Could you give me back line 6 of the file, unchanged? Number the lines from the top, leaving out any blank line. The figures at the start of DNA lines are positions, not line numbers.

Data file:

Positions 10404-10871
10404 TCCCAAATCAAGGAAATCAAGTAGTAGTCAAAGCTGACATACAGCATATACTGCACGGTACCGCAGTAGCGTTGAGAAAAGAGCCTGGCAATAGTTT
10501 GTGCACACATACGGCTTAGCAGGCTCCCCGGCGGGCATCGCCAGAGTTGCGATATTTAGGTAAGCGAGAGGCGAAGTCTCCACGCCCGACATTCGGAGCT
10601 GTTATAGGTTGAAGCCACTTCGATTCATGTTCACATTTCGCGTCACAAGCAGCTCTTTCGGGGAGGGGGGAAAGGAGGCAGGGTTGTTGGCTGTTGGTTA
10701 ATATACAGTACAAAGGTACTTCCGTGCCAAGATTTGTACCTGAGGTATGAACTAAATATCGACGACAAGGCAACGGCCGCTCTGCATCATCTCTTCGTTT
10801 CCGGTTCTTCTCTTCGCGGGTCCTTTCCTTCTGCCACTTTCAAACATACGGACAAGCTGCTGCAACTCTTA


10801 CCGGTTCTTCTCTTCGCGGGTCCTTTCCTTCTGCCACTTTCAAACATACGGACAAGCTGCTGCAACTCTTA